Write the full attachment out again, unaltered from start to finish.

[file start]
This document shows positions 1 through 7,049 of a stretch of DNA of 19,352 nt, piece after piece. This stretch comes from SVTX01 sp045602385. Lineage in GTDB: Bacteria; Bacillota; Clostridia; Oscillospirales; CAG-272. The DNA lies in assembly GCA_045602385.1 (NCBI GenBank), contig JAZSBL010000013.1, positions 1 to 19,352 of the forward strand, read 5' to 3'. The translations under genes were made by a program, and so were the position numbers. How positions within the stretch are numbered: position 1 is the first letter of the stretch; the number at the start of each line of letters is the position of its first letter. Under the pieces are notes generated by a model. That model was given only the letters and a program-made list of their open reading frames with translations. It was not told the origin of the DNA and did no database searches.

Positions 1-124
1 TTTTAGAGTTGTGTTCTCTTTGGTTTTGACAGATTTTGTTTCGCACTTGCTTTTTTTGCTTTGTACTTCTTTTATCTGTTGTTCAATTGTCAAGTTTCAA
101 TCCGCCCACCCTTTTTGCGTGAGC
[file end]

This document shows positions 1 through 7,049 of a stretch of DNA of 19,352 nt, piece after piece. This stretch comes from SVTX01 sp045602385. Lineage in GTDB: Bacteria; Bacillota; Clostridia; Oscillospirales; CAG-272. The DNA lies in assembly GCA_045602385.1 (NCBI GenBank), contig JAZSBL010000013.1, positions 1 to 19,352 of the forward strand, read 5' to 3'. The translations under genes were made by a program, and so were the position numbers. How positions within the stretch are numbered: position 1 is the first letter of the stretch; the number at the start of each line of letters is the position of its first letter. Under the pieces are notes generated by a model. That model was given only the letters and a program-made list of their open reading frames with translations. It was not told the origin of the DNA and did no database searches.

Positions 1-124
1 TTTTAGAGTTGTGTTCTCTTTGGTTTTGACAGATTTTGTTTCGCACTTGCTTTTTTTGCTTTGTACTTCTTTTATCTGTTGTTCAATTGTCAAGTTTCAA
101 TCCGCCCACCCTTTTTGCGTGAGC